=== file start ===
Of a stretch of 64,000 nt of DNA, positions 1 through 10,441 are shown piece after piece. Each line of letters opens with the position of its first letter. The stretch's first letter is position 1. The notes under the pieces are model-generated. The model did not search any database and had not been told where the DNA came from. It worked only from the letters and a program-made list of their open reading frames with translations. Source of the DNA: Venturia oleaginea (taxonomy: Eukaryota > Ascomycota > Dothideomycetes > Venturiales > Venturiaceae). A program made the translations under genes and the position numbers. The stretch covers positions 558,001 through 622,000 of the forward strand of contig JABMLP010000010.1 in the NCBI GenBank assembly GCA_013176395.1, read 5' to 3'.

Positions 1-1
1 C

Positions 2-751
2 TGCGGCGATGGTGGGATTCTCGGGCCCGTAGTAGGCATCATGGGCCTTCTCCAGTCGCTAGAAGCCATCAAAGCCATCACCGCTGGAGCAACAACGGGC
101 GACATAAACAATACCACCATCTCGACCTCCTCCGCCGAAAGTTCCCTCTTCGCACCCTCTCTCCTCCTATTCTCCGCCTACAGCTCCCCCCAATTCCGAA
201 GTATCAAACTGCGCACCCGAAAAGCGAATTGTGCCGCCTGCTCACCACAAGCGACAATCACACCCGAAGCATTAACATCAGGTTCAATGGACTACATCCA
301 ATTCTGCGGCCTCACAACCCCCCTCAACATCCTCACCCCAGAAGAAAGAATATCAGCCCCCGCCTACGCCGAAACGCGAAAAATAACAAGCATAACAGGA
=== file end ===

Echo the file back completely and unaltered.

Of a stretch of 64,000 nt of DNA, positions 1 through 10,441 are shown piece after piece. Each line of letters opens with the position of its first letter. The stretch's first letter is position 1. The notes under the pieces are model-generated. The model did not search any database and had not been told where the DNA came from. It worked only from the letters and a program-made list of their open reading frames with translations. Source of the DNA: Venturia oleaginea (taxonomy: Eukaryota > Ascomycota > Dothideomycetes > Venturiales > Venturiaceae). A program made the translations under genes and the position numbers. The stretch covers positions 558,001 through 622,000 of the forward strand of contig JABMLP010000010.1 in the NCBI GenBank assembly GCA_013176395.1, read 5' to 3'.

Positions 1-1
1 C

Positions 2-751
2 TGCGGCGATGGTGGGATTCTCGGGCCCGTAGTAGGCATCATGGGCCTTCTCCAGTCGCTAGAAGCCATCAAAGCCATCACCGCTGGAGCAACAACGGGC
101 GACATAAACAATACCACCATCTCGACCTCCTCCGCCGAAAGTTCCCTCTTCGCACCCTCTCTCCTCCTATTCTCCGCCTACAGCTCCCCCCAATTCCGAA
201 GTATCAAACTGCGCACCCGAAAAGCGAATTGTGCCGCCTGCTCACCACAAGCGACAATCACACCCGAAGCATTAACATCAGGTTCAATGGACTACATCCA
301 ATTCTGCGGCCTCACAACCCCCCTCAACATCCTCACCCCAGAAGAAAGAATATCAGCCCCCGCCTACGCCGAAACGCGAAAAATAACAAGCATAACAGGA